Clever marketing can be the difference between box-office success and dismal failure for movies — especially ones without big budgets. "The Blair Witch Project" remains the gold standard. The movie was preceded by obituaries, a fake documentary, and plenty of guerrilla marketing online. The actors were even listed as "missing, presumed dead" on IMDb, the internet Movie Database site. The movie went on to make nearly $250 million — not bad for an original budget of around $60,000.
Barbie on a pink background
Photo credit: ivanastar/istockphoto

MATTEL PAINTS AN ENTIRE STREET PINK (1997)

"Barbie pink" has become downright iconic, and in 1997, Mattel decided to drum up some buzz by coating an entire street in the bubblegum-like color for a month. A street in Manchester, England, was chosen for the honor after residents agreed to the stunt in exchange for donations to local charities. Persistent rain almost scrubbed the effort, but a last-minute push left everything from lampposts, window frames, and even the street itself into the shocking shade.
Liberty Bell
Photo credit: dszc/istockphoto

TACO BELL 'BUYS' THE LIBERTY BELL (1996)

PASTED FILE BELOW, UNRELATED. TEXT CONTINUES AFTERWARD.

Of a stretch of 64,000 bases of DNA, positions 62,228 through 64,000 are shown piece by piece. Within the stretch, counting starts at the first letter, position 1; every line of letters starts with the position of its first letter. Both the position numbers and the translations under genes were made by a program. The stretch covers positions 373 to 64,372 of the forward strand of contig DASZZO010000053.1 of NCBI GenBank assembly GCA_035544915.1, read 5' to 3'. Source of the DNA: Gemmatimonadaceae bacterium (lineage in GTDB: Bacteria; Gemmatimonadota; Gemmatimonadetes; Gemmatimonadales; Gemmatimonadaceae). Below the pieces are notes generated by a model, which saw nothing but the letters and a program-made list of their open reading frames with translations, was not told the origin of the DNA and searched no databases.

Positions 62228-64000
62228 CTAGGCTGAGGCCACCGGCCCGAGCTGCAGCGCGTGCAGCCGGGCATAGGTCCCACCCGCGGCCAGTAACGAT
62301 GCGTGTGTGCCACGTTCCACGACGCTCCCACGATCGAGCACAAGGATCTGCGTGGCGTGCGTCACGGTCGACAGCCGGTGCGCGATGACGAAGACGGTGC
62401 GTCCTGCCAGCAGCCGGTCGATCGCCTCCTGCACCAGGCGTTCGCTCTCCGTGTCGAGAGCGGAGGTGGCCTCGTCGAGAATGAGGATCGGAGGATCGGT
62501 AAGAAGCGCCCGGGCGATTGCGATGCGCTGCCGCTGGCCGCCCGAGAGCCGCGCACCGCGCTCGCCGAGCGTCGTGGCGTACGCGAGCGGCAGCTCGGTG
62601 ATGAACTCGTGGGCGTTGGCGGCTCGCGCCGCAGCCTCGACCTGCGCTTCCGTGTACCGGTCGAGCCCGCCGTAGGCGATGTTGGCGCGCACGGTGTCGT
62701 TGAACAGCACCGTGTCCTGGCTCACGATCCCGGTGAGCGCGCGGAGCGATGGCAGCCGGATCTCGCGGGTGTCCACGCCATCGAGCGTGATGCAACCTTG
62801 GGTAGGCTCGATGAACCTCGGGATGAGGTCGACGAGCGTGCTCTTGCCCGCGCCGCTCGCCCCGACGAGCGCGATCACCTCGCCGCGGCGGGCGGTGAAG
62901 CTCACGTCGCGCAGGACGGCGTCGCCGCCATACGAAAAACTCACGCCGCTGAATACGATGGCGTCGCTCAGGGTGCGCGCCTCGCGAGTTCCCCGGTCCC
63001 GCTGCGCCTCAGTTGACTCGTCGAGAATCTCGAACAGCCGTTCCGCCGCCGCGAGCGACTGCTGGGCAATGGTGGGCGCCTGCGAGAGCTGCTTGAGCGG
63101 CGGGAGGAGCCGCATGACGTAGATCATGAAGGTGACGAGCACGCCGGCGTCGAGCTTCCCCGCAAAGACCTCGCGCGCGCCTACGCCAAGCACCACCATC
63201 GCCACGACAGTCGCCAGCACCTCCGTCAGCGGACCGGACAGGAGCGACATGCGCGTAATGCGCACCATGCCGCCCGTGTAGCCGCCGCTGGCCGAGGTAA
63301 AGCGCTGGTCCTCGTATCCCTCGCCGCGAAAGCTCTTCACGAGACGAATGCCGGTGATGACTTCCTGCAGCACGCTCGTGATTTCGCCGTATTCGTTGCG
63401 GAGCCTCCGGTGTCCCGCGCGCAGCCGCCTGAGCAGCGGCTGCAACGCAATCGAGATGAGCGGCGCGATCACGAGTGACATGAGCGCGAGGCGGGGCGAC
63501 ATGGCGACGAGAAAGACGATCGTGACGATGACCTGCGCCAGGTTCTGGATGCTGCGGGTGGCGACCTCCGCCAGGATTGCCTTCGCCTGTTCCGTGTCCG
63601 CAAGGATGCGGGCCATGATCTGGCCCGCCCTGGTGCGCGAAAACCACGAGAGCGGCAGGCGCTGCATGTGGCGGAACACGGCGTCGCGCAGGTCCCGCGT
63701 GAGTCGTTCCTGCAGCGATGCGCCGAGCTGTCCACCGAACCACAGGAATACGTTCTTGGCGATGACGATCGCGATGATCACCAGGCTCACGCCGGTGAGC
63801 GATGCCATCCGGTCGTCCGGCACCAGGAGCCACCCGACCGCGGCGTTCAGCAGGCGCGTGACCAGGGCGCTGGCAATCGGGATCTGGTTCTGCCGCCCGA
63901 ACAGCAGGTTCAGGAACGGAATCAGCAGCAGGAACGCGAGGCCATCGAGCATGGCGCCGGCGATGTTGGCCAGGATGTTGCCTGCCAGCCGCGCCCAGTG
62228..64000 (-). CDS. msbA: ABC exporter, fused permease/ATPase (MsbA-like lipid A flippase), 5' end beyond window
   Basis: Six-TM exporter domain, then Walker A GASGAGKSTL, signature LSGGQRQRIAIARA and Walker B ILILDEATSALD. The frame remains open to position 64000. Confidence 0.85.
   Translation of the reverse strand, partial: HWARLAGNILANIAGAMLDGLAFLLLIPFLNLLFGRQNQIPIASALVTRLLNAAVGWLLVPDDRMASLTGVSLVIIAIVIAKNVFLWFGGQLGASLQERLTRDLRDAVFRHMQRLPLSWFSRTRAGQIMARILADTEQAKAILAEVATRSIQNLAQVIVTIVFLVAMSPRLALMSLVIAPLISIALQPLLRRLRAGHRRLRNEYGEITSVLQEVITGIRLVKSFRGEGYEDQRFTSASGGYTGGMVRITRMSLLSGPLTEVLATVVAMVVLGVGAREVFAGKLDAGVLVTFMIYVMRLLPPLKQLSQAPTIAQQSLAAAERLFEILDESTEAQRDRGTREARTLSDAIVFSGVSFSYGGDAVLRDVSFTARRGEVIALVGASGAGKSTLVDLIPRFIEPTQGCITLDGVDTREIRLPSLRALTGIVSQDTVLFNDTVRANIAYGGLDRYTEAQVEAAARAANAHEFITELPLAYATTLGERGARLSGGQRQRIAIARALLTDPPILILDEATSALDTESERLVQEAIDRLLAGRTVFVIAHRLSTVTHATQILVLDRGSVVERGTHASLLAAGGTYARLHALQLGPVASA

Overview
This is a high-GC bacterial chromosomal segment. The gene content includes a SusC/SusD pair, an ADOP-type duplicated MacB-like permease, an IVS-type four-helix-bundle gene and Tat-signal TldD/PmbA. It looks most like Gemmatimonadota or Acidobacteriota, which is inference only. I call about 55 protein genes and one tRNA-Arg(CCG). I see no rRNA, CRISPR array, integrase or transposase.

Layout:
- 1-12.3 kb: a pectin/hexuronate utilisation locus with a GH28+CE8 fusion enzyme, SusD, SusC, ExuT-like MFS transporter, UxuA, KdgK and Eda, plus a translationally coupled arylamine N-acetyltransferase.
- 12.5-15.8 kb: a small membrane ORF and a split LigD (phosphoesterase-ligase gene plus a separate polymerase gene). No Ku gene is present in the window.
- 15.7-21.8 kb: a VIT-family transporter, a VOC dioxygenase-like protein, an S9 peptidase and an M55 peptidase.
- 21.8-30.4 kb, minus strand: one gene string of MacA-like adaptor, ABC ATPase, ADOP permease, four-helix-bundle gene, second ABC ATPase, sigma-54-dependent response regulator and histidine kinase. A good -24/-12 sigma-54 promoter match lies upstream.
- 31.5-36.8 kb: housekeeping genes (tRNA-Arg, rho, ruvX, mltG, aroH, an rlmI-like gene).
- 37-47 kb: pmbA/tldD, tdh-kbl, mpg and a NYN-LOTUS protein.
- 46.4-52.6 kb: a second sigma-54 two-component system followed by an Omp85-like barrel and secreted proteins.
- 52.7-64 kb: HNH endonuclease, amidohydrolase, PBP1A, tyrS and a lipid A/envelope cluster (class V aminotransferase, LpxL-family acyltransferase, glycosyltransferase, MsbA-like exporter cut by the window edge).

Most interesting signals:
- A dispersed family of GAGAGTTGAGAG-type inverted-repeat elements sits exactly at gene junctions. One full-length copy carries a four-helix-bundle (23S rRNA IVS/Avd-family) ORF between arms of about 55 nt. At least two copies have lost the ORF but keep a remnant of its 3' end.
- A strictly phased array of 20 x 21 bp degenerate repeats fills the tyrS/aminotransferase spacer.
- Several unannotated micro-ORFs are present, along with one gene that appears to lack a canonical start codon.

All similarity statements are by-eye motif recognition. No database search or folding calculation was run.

In what may have been the most epic April Fools' marketing stunt of all time, Taco Bell used full-page ads in national newspapers to claim it had bought the Liberty Bell, henceforth to be known as the "Taco Liberty Bell." Duped readers spent the day flooding the National Park Service's phone lines to vent their outrage.
Pepsi Concorde Jet
Photo credit: Richard Vandervord/commons.wikimedia.org

PEPSI REBRANDS A CONCORDE (1996)

Back in 1996, now-decommissioned Concorde turbojets were something special indeed — there were only 20, and they could sustain cruising speeds up to a whopping 1,350 mph. Pepsi decided it needed a piece of this prestige, paying a confidential amount to have a Concorde painted blue and emblazoned with its logo. The jet completed only 16 flights to 10 cities with the special paint — it turns out the blue paint couldn't reflect or radiate heat as well as white, which meant the plane couldn't sustain its signature top speeds for more than 20 minutes.
Michael Jackson HIStory statue
Photo credit: Sjors Provoost/commons.wikimedia.org

MICHAEL JACKSON FLOATS OWN STATUE DOWN THE THAMES (1995)

Michael Jackson rarely shied from a spectacle, and the marketing for his "HIStory" album in 1995 is a perfect example. The star reportedly suggested executives "build a statue of me" to create buzz, and so they did — but not a small one, and not just one. Nine 32-foot Michael Jackson statues were placed in European cities, and one was even floated down the River Thames in London to promote the album.
Pint of Guinness beer
Photo credit: WaraJenny/istockphoto

GUINNESS SENDS A MESSAGE IN A BOTTLE — 200,000 TIMES (1954)

During a decades-old stunt that would never pass muster in today's more eco-conscious times, Guinness decided to dump 50,000 beer bottles with messages inside into the Atlantic, Pacific, and Indian Oceans. In 1959, they did it again, sending 150,000 bottles with a message from "King Neptune" plummeting into the Atlantic. The bottles have turned up all over, from Nova Scotia to New Zealand.